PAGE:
The Aimée Leduc Investigation series. Cara’s protagonist runs a computer security firm. She has spiked hair [they’re set in the ’90s], a Bichon Frisé named Miles Davis and a taste for spike heels and bad boys. [Cara’s eyes always light up when she says this last part.] Although her business is kind of dry and techy, the adventures she gets drawn into are almost never business related or for paying clients—much to the chagrin of partner René. They are, however, invariably exciting.

The books each stand alone, but are best read in order. There’s an underlying story arc involving the mysterious disappearance of Aimée’s mother when she was just a girl. With each book, Aimée discovers a little more about her, but feels she knows even less. Even Cara doesn’t know how this will resolve itself.

So collect the whole set. You’ll find the complete list at Cara’s website. You can even order books through her husband Jun’s San Francisco bookstore. You’ll also find a link to her Paris blog there. No photos yet, but quick stories and links to news stories. I’ll work on her regarding photos.

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Thank you, Benjamin Franklin.

March 26, 2008

book-chair.jpg

What can I say? We’re library geeks. This stack is some of the materials Marion and I currently have checked out from the Chicago Public Library. By our standards, it’s a modest pile. Marion is a voracious reader; I’m a guy with good intentions. Inevitably, my eyes are bigger than my literary stomach, and many books return unopened. Again, what can I say?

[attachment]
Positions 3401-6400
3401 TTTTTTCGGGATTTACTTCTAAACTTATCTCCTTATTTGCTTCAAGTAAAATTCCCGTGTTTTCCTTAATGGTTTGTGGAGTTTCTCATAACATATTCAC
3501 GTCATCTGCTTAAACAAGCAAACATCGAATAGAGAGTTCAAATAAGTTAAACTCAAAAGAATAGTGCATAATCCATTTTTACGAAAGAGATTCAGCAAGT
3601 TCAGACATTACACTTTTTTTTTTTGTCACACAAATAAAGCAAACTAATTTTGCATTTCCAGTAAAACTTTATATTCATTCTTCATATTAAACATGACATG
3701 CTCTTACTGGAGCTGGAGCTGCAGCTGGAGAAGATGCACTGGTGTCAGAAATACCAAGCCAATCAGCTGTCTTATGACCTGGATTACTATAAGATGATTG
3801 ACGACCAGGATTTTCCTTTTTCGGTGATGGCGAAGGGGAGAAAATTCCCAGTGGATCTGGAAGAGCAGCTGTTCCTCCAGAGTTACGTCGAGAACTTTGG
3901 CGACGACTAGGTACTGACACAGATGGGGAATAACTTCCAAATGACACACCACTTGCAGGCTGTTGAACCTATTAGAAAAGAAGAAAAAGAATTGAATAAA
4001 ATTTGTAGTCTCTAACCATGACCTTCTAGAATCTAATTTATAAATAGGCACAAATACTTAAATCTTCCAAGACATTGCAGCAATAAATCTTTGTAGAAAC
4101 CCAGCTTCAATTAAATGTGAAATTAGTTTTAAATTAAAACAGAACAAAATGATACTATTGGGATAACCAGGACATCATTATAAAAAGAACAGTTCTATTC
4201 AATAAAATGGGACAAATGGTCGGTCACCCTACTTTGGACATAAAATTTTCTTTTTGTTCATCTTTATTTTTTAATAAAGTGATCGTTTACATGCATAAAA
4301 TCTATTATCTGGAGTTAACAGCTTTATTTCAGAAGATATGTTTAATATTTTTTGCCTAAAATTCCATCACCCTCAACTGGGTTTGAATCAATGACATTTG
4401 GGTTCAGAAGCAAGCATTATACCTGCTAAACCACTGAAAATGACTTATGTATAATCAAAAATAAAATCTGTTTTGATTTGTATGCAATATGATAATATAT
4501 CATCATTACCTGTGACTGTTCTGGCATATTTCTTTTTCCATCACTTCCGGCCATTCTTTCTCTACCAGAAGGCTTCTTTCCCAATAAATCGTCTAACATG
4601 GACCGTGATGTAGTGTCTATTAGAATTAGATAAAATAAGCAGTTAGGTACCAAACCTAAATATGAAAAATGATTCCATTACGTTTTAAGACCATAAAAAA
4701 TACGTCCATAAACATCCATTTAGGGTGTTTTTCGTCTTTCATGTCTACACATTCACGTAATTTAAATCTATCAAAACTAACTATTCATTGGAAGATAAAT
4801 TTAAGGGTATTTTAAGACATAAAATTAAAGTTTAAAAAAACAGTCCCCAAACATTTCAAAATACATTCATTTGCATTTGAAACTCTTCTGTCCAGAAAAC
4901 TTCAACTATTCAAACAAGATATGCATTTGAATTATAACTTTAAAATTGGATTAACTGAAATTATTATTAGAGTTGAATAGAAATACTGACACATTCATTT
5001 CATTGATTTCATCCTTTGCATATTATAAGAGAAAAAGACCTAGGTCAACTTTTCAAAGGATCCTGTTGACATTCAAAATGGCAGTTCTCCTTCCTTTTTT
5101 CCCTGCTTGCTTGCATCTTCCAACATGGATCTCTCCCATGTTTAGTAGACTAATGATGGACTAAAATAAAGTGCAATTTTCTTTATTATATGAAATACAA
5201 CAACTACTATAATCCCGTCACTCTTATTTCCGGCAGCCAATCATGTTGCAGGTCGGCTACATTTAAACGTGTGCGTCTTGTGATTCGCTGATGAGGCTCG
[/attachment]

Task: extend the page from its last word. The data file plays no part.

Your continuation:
We’ve always been library geeks. In St. Louis, librarians knew us and our children by name. We used to get invited to librarian-only parties. [To balance things out, I’d like to say here that we also used to get invited to staff-and-musician-only parties thrown by the crew of the Broadway Oyster Bar.] Daughter Claire has picked up the torch; she works in a library.

Growing up in St. Louis, I was blessed with access to an excellent library system [it was recently ranked second in the nation, in fact], and I discovered it early. Many of the city’s branch libraries were grand beaux arts structures, with ornate columns, profuse ornamentation, grand stone staircases and massive, heavy doors—especially to an eight-year-old on the skinny side. Beyond those heavy doors was a quiet sanctuary, elegant, ordered, cool in the summer and invitingly warm in the winter. And books. Mountains of them. Miles of them. All free for the taking—well, the borrowing. Even though I didn’t know the term business model back then, I wondered how they could possibly do this. Obviously, I was equally naive regarding taxes.

I only knew that they somehow did manage to do it and that, with my library card, I was in the club.